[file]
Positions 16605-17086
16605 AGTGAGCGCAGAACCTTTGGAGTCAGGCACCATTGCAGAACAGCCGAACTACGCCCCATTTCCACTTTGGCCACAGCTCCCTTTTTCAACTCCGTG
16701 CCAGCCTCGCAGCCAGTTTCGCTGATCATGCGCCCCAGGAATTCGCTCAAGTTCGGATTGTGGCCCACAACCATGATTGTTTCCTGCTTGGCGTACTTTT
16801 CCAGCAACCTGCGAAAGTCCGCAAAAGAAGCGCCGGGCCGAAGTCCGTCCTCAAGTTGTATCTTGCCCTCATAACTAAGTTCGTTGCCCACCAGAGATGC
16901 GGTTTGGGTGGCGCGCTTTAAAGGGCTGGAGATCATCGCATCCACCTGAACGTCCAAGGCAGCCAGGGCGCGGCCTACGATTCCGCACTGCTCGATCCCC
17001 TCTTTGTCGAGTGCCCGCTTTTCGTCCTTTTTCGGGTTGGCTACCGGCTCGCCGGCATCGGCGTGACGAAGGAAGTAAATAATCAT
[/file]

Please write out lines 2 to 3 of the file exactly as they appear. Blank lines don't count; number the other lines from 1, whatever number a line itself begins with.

16605 AGTGAGCGCAGAACCTTTGGAGTCAGGCACCATTGCAGAACAGCCGAACTACGCCCCATTTCCACTTTGGCCACAGCTCCCTTTTTCAACTCCGTG
16701 CCAGCCTCGCAGCCAGTTTCGCTGATCATGCGCCCCAGGAATTCGCTCAAGTTCGGATTGTGGCCCACAACCATGATTGTTTCCTGCTTGGCGTACTTTT